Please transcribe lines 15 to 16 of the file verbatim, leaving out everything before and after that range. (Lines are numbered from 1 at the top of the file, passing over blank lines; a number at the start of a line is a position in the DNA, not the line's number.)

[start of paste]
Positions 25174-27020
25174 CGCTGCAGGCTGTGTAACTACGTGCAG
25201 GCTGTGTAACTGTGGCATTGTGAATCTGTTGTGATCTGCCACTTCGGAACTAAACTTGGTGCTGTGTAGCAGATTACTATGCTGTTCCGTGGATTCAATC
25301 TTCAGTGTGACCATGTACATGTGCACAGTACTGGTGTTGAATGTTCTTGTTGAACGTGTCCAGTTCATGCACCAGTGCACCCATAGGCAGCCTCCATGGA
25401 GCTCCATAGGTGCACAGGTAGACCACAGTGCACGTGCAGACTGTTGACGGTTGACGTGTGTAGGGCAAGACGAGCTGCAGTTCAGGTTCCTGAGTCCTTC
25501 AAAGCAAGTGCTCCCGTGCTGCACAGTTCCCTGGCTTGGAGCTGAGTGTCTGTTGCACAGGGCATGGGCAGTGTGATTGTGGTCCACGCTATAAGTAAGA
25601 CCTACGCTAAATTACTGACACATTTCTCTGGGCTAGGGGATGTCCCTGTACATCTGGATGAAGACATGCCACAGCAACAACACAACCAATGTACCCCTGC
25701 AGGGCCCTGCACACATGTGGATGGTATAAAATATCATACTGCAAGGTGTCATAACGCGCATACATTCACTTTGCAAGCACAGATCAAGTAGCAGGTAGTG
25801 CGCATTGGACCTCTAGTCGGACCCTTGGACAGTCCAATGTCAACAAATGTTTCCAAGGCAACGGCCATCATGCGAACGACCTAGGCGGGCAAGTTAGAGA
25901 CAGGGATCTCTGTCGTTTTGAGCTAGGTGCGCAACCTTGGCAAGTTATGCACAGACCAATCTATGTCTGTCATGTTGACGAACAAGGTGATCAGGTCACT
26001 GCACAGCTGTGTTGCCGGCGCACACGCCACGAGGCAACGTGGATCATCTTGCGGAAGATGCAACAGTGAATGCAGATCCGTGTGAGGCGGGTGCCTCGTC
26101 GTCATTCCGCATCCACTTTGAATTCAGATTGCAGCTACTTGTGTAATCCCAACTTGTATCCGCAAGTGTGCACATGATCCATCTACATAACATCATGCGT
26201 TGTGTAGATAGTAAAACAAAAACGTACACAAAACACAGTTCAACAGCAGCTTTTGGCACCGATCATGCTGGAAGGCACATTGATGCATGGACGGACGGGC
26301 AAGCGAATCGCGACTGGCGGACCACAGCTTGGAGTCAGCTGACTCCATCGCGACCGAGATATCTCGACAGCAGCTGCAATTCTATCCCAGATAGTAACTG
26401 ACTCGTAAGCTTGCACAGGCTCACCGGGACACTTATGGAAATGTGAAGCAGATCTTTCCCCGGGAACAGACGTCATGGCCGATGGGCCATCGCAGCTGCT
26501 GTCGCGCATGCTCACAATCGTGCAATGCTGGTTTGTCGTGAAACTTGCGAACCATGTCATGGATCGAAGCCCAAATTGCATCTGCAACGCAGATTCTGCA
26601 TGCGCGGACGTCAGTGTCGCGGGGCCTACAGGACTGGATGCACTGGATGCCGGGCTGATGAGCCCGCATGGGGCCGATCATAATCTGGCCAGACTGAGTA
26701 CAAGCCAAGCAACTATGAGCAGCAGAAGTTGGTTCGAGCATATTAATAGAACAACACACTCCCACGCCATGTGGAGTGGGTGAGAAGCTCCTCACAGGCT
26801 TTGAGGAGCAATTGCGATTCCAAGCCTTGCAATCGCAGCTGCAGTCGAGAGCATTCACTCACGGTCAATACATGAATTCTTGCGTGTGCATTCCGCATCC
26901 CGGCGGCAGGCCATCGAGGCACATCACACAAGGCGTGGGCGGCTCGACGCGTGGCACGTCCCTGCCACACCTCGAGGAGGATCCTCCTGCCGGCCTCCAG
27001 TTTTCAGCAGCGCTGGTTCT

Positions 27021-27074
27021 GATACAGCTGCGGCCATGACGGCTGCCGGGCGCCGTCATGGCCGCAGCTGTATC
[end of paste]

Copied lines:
26401 ACTCGTAAGCTTGCACAGGCTCACCGGGACACTTATGGAAATGTGAAGCAGATCTTTCCCCGGGAACAGACGTCATGGCCGATGGGCCATCGCAGCTGCT
26501 GTCGCGCATGCTCACAATCGTGCAATGCTGGTTTGTCGTGAAACTTGCGAACCATGTCATGGATCGAAGCCCAAATTGCATCTGCAACGCAGATTCTGCA